Archaeologists working at the College of William & Mary, the nation’s second-oldest college, have found the foundations of a structure that may have housed slaves who cooked and cleaned for students and faculty of the school.
The brick remnants sit next to the Wren Building, at the core of the historic campus. Scholars believe that they are the traces of an outbuilding — possibly sleeping quarters, a kitchen or a laundry — built in the 18th century for slaves who lived and worked at the college, according to the Washington Post.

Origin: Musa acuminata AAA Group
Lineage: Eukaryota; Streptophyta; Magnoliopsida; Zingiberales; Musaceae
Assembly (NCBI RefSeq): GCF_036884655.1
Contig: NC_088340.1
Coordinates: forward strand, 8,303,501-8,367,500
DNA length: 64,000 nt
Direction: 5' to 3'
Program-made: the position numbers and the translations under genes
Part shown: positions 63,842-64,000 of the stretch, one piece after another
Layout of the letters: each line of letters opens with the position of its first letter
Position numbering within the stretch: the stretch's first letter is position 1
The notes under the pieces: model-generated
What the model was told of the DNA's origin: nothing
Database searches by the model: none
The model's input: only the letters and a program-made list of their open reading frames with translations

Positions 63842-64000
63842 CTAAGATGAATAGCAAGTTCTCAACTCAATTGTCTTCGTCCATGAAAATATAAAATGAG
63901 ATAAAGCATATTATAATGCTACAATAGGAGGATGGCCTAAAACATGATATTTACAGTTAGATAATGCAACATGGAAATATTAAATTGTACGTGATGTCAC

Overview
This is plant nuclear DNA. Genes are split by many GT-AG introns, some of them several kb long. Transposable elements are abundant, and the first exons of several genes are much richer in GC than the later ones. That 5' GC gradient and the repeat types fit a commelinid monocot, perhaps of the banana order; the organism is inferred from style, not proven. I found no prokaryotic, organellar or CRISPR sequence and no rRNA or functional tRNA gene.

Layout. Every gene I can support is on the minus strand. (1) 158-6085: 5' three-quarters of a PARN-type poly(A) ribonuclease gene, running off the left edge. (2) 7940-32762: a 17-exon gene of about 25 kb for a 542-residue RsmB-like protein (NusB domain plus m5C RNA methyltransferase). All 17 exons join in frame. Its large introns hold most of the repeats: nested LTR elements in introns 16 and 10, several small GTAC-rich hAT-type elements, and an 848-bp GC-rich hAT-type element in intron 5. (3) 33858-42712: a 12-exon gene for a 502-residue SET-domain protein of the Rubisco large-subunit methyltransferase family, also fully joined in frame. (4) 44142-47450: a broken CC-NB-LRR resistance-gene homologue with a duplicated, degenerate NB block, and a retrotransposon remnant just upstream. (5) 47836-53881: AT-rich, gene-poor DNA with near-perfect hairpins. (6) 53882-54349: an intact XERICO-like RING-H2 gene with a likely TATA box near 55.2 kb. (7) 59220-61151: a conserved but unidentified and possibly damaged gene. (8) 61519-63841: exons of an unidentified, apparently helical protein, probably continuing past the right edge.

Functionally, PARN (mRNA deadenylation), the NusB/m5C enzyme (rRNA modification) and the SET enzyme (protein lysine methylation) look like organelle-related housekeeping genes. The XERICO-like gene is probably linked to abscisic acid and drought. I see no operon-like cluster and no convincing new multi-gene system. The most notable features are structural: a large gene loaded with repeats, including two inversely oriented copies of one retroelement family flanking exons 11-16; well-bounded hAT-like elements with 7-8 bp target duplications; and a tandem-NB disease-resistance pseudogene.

The find is “a little bit of a miracle” for William & Mary and for Williamsburg, once Virginia’s Colonial capital, a historic district that has been nearly picked clean by archaeologists and anthropologists, said Louise Kale, executive director of the school’s Historic Campus.
“One of the things that this reminds us is there is still wonderful information out there that is being given up by the ground,” she told the Post.